Wednesday, November 2, 2011

How We Deal With Adversity is the Key

Adverse events will occur in your life.  That is a given.  How you deal with them is the key to living.

Shit happens.  And how you respond to that makes all the difference in your life and says volumes about who you are as a human being.

When bad things happen in your life, you have two choices.  You can sit, paralyzed, in stasis, and wail and cry about the unfairness of it all.  This is what small infants do when confronted with adversity - as they have no other realistic choice.

The other choice - which is really the only viable option - is to make the best of a situation beyond your control - because basically all situations are beyond your control.  How you deal with adversity speaks volumes about your character.

Today, we see a lot of people protesting, complaining, and whining about how "bad things are."  Things are bad, we are told, because people are in danger of losing possessions like houses, cars, and money.  No one is starving in America (other than Super-Models) unless they work at it.  We are hardly in the same situation as, say, people in sub-Saharan Africa.  We are hardly even in the position of the people on the ship shown above.

And yet, folks on both the Left and Right are whining and complaining about what a raw deal they got.  They have to pay back their mortgages - or they lose their house!  How unfair is that?  They have to pay back student loans they signed documents promising to pay!  The injustice of it all!  They can no longer count on a Union job that pays 4-5 times as much as everyone else is making!  Oh, the humanity!

And their major beef?  Someone else is making more than they are!

Comparing your life to that of others, as I have noted, is fruitless and pointless.  It does nothing to advance your own life and just makes you bitter and angry.  Whining that some "Wall Street Fat Cat" is making a lot of dough, while you got laid off, is pretty silly.  Is it their fault they went to business school and then went to work in finance?  Why didn't you?  Oh, right, you stopped taking math classes in the 9th grade, because "no one needs math in real life".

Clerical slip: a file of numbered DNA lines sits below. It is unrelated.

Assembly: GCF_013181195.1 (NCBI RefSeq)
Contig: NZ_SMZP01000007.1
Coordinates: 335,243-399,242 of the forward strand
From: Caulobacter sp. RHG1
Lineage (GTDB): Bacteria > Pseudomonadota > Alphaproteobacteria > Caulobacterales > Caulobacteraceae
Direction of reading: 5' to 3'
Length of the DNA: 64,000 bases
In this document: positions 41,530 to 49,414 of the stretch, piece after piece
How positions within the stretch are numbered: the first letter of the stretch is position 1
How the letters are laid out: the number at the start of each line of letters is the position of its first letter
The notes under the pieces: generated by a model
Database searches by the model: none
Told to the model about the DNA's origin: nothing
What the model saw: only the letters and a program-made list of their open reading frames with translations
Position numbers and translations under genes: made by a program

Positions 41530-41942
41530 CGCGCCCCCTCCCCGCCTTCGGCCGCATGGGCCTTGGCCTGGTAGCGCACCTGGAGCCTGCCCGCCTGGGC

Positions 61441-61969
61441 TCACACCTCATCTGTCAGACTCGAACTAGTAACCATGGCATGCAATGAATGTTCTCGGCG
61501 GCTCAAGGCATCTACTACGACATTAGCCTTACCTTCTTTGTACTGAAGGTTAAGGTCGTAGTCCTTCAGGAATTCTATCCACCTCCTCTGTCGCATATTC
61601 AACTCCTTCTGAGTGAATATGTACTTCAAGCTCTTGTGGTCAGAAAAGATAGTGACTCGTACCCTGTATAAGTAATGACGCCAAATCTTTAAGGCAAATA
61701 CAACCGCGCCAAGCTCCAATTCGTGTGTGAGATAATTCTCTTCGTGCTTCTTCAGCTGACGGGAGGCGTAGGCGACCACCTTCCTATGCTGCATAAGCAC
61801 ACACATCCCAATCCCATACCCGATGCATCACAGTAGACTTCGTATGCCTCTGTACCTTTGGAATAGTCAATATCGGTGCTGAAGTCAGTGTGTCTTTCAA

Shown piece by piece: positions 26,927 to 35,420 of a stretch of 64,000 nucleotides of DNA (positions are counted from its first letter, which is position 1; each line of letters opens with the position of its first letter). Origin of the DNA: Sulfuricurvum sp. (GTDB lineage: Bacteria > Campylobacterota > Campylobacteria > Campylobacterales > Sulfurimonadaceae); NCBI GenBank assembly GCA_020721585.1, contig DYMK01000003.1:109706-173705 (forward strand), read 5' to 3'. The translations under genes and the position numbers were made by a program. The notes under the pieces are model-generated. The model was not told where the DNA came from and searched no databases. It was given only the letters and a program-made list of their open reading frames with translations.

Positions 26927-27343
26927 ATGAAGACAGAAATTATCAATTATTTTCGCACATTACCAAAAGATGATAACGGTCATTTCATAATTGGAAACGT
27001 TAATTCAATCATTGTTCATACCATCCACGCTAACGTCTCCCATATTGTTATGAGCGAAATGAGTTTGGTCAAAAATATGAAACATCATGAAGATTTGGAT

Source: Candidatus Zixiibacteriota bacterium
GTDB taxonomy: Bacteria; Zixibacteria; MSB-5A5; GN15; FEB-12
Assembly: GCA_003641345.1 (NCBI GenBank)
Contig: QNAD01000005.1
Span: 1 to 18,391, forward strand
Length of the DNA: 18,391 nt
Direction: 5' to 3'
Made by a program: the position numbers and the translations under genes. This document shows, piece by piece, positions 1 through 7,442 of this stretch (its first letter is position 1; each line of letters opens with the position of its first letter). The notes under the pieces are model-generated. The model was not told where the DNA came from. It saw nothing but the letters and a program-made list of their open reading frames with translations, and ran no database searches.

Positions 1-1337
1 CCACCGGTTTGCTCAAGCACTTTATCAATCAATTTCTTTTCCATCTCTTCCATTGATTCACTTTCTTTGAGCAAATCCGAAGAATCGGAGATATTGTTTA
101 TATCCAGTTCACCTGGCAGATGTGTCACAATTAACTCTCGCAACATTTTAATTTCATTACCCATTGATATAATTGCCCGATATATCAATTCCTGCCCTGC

Maybe you understand now why they pay those folks so much - there are so few people left in the USA who can even add a column of numbers.

When the Titanic sank, hundreds and hundreds of people died, unnecessarily.  In part, this was because of the poor design of the ship - the brittle and fragile steel plates, poorly riveted together, willing to buckle in the frigid water after even a small impact.  And then there are the poorly designed water-tight compartments, that did not extend all the way up to the deck.  And then there was the reckless piloting - going full speed into an ice field.  Those are all things beyond the control of the passengers.

But what meant the difference between life and death for those on-board was the actions of the people on-board after the accident happened.  Perhaps it would have been impossible to save everyone, given the number of lifeboats provided.  But many boats left the ship nearly empty.  Others capsized.  Most of the collapsible boats were never used, as no one bothered to figure out how to assemble or launch them.  Most folks just lay down and prepared to die.  And at least half of those could have been saved.

Myself, I would think I would be trying to make some sort of raft out of deck chairs and life preservers. Or at least try to help others survive.  Do something - anything.  But most did nothing, except mill about and cause trouble for themselves - or each other.

Gee, sort of like today!

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